For Perkins, politics and economics are part of moral theology. Politics addresses the ordering of society and economics the way people make their living. She repeatedly asserts that God’s laws must take precedence over human law, that what matters is not strict adherence to human interpretations of civil law but the moral welfare and moral improvement of actual people.
Similarly, Perkins refuses to take economic theory and predictions as articles of faith. While she made extensive use of actuarial science as Secretary of Labor, she asserts in the St. Bede Lectures that economics is not a science or even an established field of knowledge: “There are whole areas where nobody has written down any figures.”
Would she say the same today? Perhaps not, but she would probably avoid embracing any particular economic ideology. Perkins did not favor as such a collective, cooperative, or capitalistic system of operating the economy. Her test for any such system was not whether it represents a particular ideology but whether it provides people with the goods they need and contributes to the development of people “to know, love, and serve God.”
Perkins advocated several basic attitudes important for all of life, and especially participation in public life. She said that people, while still young, need to be “reconciled to themselves.” One has to accept one’s particular nature, characteristics, problems, and temptations. If people do this, they can forget about themselves and engage in activity directed to the whole of society and those things that assist us all on our way to God. While she made no personal reference here, she appears to have been speaking out of her own experience.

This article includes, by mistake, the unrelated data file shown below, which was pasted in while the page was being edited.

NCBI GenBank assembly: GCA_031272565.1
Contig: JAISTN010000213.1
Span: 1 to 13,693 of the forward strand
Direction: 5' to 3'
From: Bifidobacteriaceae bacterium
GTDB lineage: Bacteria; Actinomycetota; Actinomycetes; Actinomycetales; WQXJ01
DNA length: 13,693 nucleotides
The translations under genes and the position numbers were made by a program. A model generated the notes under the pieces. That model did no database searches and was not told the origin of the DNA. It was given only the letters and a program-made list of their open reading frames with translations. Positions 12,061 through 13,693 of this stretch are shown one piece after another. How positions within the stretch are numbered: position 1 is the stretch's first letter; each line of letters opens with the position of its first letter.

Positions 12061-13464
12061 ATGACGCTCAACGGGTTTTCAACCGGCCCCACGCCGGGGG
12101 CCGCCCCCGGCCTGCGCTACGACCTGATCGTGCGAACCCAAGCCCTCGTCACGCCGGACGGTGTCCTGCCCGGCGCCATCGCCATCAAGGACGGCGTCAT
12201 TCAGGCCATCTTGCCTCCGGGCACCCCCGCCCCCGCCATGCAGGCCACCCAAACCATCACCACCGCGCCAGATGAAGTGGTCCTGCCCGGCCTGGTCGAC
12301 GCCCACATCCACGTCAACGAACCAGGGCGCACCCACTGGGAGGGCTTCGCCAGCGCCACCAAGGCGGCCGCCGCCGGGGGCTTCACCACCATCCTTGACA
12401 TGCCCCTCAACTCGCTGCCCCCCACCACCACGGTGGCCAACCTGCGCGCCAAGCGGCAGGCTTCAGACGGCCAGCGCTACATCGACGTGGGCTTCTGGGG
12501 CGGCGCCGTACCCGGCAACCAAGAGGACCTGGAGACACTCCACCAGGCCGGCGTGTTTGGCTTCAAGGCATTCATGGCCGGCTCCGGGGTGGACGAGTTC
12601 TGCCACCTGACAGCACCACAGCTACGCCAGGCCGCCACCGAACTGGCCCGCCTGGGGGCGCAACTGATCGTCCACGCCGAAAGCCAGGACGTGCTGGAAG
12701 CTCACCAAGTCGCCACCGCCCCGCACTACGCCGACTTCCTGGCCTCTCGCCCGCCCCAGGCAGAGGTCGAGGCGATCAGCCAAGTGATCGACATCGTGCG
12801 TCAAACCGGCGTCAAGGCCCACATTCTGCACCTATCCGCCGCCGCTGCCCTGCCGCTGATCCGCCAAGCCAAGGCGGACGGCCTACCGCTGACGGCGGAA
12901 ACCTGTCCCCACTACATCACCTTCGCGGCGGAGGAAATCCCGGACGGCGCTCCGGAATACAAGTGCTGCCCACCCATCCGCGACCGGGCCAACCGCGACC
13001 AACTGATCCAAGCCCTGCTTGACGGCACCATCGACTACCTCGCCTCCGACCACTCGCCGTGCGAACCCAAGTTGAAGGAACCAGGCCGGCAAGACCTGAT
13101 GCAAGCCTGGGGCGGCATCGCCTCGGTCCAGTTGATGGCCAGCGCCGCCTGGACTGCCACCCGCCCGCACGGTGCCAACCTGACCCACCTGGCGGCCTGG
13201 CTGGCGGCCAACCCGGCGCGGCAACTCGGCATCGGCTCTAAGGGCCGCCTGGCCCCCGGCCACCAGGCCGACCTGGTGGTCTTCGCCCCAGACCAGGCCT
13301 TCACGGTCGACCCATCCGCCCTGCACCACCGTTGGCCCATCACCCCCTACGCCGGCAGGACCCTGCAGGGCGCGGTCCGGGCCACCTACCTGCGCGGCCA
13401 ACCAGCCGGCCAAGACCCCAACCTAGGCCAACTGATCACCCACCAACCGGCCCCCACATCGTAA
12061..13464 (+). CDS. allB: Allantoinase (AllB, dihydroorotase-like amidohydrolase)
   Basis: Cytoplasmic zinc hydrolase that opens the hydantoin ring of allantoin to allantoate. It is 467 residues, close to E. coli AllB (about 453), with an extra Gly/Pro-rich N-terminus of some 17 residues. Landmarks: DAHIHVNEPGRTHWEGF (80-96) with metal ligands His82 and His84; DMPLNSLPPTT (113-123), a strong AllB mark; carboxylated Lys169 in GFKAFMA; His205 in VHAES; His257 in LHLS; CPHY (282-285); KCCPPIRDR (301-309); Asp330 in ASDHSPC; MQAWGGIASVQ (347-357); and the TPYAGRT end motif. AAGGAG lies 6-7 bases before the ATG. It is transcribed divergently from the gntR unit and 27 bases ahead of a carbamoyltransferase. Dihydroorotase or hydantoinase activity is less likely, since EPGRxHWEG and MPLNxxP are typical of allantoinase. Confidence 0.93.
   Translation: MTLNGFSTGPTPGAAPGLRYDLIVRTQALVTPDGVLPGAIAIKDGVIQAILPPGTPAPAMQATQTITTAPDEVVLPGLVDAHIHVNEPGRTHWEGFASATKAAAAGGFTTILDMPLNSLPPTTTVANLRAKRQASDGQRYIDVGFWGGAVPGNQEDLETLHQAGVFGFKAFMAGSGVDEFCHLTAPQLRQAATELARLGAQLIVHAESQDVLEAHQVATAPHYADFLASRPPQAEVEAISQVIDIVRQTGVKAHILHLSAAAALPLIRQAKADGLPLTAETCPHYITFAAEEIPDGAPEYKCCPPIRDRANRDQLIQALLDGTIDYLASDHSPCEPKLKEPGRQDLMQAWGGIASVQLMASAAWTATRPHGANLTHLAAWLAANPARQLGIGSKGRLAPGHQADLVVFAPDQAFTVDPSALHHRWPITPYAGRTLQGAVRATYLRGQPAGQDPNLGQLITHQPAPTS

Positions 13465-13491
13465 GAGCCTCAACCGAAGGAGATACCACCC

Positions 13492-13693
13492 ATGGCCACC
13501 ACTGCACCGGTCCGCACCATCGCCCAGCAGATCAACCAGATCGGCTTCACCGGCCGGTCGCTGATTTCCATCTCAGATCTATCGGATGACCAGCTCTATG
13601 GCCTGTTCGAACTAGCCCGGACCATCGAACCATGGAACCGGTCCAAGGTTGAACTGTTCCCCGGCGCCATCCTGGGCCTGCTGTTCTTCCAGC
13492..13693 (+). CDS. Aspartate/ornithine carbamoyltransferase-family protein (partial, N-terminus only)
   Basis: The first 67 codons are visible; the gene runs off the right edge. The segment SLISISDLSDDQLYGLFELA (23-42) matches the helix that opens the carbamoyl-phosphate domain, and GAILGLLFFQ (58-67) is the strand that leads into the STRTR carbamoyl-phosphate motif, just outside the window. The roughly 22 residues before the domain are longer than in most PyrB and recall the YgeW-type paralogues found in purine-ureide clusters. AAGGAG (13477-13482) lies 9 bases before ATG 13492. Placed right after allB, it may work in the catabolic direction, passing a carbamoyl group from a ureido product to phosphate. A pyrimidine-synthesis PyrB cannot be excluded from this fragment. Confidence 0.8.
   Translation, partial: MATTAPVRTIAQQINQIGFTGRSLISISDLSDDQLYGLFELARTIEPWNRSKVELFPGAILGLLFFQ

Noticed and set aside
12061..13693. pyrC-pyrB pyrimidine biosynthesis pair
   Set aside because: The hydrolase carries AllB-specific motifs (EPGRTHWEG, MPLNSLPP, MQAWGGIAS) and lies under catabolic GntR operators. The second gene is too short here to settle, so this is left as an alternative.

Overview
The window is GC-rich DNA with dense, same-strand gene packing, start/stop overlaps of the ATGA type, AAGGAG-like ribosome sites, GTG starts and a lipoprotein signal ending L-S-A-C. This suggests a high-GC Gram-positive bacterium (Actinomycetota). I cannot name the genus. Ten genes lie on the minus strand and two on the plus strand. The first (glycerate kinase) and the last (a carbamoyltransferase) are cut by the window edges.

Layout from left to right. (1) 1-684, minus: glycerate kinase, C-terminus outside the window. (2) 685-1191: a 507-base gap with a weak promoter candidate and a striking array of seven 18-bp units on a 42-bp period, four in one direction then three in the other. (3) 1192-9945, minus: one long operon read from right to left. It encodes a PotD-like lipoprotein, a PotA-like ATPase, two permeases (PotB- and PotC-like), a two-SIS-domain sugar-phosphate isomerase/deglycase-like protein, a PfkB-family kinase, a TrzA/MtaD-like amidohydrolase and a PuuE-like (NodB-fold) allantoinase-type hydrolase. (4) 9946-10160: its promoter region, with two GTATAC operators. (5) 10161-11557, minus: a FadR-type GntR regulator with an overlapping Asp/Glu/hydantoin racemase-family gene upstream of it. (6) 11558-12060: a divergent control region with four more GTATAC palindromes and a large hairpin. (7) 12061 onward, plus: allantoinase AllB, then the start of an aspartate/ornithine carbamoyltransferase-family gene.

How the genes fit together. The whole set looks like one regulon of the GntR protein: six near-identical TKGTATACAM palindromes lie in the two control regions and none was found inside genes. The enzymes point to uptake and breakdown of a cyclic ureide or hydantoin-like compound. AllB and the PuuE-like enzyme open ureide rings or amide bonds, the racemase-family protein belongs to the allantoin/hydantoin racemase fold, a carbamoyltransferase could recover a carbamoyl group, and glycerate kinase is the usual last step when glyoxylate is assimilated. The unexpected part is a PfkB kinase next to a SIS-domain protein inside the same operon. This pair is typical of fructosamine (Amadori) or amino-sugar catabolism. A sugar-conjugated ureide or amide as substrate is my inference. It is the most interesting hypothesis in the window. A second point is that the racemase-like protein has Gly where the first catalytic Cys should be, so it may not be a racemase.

As a public official for many years, Perkins sometimes found herself engaged in political conflict. She recognized that Christians could reach different conclusions about practical politics and vote for different parties. Each of us comes to different conclusions, she claimed, because we have different life experiences, different spiritual experiences. Someone who had witnessed poverty up close at an early age, as she had, was likely to take a different approach to it as a political matter than someone who had not.
Bitter partisanship often results from the failure to analyze an issue and to do so in a cooperative manner informed by Christian faith. Analysis of this sort does not guarantee that everyone will embrace the same solutions, but it helps to destroy cynicism and elevate the tone of political discourse.
Still another basic attitude advocated by Perkins was thankfulness. She did not endorse “you only get what you pay for” as true in any aspect of life. To someone who advocated that understanding she responded: “I get so much more than I ever pay for, not only out of the government, not only from the government in its general protection of my life and interests, but out of the people I do business with, the people from whom I buy, or who serve me in one way or another. Always, it seems to me, I am getting a little extra.”